Italian Mare Nostrum

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Map of the Italian Mare Nostrum in 1942. The green limits the Italian controlled areas, while the red the British
Italian Torpedo Bomber SM.79 "Sparviero" over the Mediterranean sea in 1942

Italian Mare Nostrum was the name given during World War II, by Benito Mussolini and his fascist propaganda to the Mediterranean Sea, under the domination of the Kingdom of Italy.

The Mare Nostrum of Mussolini[change | change source]

The Mediterranean was called Mare Nostrum (Latin for "Our Sea") during the centuries of the Roman Empire, an empire that Fascism intended to recreate after the conquest of Ethiopia in 1936.

Mussolini wanted to re-establish the greatness of the Roman Empire and believed that Italy was the most powerful of the Mediterranean countries after World War I. He declared that "the twentieth century will be a century of Italian power" and created one of the most powerful navies of the world in order to control the Mediterranean Sea.[1]

However, the nation that really dominated the Mediterranean in 1940 was the United Kingdom, as the British had strong naval bases in Gibraltar, Malta and Cyprus. The British also controlled the Suez Canal, along with the French; the French Third Republic had a relatively powerful navy, and controlled the African Maghreb. Only after the conquest of Greece and Yugoslavia, in April 1941, Mussolini started to talk about an Italian dominated Mediterranean sea.

In 1942 Mussolini dreamed to create a Greater Italia in his "Mare Nostrum" and promoted the fascist project -to be realized in a future peace conference after the expected Axis victory- of an enlarged Italian Empire, stretching from the Mediterranean shores of Egypt to the Indian Ocean shores of Somalia and eastern Kenya. All these projects disappeared with the final Italian defeat of September 1943.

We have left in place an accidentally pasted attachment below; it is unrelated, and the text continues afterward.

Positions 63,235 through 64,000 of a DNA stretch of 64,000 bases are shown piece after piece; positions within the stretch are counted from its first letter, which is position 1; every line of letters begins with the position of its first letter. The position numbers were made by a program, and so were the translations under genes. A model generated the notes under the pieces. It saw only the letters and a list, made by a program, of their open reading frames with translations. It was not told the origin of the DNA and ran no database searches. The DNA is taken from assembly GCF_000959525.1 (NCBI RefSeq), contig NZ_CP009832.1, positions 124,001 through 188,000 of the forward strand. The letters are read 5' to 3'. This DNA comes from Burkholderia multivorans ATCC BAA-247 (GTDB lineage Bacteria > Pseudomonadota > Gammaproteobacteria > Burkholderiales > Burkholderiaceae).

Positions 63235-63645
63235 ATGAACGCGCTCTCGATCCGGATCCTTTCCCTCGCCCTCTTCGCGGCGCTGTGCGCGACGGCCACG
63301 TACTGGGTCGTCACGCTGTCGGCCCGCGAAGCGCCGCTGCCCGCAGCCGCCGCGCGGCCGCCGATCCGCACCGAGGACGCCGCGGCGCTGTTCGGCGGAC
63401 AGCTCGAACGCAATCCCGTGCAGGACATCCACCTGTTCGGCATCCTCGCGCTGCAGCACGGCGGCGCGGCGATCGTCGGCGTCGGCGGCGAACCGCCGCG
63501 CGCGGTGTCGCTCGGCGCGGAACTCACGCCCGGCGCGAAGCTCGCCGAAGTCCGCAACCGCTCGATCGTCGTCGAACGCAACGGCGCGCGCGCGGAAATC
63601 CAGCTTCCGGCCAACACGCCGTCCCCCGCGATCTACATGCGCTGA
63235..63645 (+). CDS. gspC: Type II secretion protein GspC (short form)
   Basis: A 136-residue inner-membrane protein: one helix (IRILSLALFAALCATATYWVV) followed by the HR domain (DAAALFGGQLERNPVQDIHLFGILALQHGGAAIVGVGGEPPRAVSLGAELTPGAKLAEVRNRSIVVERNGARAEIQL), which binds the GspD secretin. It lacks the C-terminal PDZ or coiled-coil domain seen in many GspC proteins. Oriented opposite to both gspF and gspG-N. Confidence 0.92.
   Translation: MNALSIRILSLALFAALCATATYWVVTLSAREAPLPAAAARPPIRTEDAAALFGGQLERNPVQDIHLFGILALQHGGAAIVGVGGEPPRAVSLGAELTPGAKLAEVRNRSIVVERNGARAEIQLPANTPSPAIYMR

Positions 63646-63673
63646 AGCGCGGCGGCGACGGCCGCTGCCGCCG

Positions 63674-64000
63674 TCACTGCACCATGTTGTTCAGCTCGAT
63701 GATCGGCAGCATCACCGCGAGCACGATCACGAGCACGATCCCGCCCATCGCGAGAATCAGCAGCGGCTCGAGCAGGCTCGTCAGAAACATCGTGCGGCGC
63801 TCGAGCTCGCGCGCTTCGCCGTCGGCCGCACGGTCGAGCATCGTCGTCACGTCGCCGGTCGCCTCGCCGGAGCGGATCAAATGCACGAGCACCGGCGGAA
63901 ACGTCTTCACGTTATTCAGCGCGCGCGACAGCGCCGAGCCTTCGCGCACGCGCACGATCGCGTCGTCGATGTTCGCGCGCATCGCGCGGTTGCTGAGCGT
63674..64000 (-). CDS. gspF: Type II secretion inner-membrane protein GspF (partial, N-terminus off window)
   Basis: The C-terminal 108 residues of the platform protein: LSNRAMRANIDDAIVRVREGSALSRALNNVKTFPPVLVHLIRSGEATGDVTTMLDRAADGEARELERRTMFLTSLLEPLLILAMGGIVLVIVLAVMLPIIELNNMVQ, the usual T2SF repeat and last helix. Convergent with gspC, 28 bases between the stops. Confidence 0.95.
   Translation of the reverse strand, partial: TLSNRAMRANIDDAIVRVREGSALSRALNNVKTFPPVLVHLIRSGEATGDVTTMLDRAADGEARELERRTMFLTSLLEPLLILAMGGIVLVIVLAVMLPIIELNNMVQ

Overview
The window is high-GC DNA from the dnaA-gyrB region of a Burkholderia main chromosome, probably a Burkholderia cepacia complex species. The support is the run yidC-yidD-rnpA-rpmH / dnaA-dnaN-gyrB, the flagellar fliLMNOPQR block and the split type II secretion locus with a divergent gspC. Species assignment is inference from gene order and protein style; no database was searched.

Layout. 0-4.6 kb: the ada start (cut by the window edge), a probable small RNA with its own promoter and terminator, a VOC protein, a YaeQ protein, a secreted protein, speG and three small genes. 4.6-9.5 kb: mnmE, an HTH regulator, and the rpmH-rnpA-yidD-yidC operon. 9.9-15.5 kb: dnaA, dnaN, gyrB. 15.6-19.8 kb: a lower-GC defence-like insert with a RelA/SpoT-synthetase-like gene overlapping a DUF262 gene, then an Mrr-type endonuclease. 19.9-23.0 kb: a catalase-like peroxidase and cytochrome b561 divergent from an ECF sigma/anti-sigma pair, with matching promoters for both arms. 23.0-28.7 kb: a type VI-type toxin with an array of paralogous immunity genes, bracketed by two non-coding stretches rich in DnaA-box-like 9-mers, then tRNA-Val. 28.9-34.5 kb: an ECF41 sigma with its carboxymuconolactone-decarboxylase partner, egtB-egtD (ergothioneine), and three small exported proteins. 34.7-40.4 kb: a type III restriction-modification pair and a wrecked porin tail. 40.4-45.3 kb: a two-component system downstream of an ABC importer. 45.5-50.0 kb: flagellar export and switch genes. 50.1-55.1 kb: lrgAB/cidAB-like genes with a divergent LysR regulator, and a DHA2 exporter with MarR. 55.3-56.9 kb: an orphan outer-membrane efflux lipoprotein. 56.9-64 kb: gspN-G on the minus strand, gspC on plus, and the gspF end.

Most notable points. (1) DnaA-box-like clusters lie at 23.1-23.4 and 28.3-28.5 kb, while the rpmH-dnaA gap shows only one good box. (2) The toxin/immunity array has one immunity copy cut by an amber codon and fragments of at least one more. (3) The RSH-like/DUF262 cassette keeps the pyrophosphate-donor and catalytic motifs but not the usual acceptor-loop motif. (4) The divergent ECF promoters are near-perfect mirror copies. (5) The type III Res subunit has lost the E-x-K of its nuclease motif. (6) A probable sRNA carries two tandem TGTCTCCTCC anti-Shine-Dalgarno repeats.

Italian-controlled seashores[change | change source]

Italy controlled (directly or indirectly) the seashores of these Mediterranean countries, when Mussolini spoke and boasted of an "Italian Mare Nostrum" in 1941/1942/1943:

  • France: From June 1940 to September 1943, the Menton riviera (between Monte Carlo and the Italian border). From November 1942 to September 1943, the delta of the Rhone river to the French Riviera.
  • Corsica: From November 1942 to September 1943.
  • Italy: From the Alps to Istria. The Governatorato di Dalmazia was added between between April 1941 and September 1943.
  • Yugoslavia: From April 1941 to September 1943, all the coasts of Croatia and Montenegro.
  • Albania: From 1939 to September 1943 all the coast. (Saseno island was Italian).
  • Greece: From April 1941 to September 1943, all the continental coast from Epirus to Thessalia and most of the Aegean Islands (with eastern Crete).
  • Dodecanese: Italian islands from WWI to September 1943.
  • Tunisia: From November 1942 to May 1943.
  • Libya: Italian from 1911 to 1943.
  • Egypt: The western coast up to El Alamein was intermittently controlled by the Axis, between June 1940 and November 1942.

Battle of the Mediterranean in WWII[change | change source]

When France collapsed in 1940, Mussolini started to expand the Italian maritime control on the central Mediterranean, attacking British possessions. The ensuing Battle of the Mediterranean had many changes of fortune and finished with the victory of the Allies.

Italian Battleship Vittorio Veneto during the Battle of Cape Teulada

There were a series of surface actions (e.g., Battle of Cape Matapan, Battle of Punta Stilo, Battle of Cape Teulada, Second Battle of Sirte, Battle of Mid-June, Battle of Mid-August [1]) between Allied navies and the Italian Regia Marina, during which the British, able to replace losses with warships redeployed from other theatres, finally gained the upper hand.

The Battle of Taranto in 1940 was a successful air attack on the Italian Navy at anchor when 21 British torpedo bombers sunk one battleship and damaged two others.The Italian Navy slowly recovered from that attack, later copied by the Japanese in Pearl Harbour.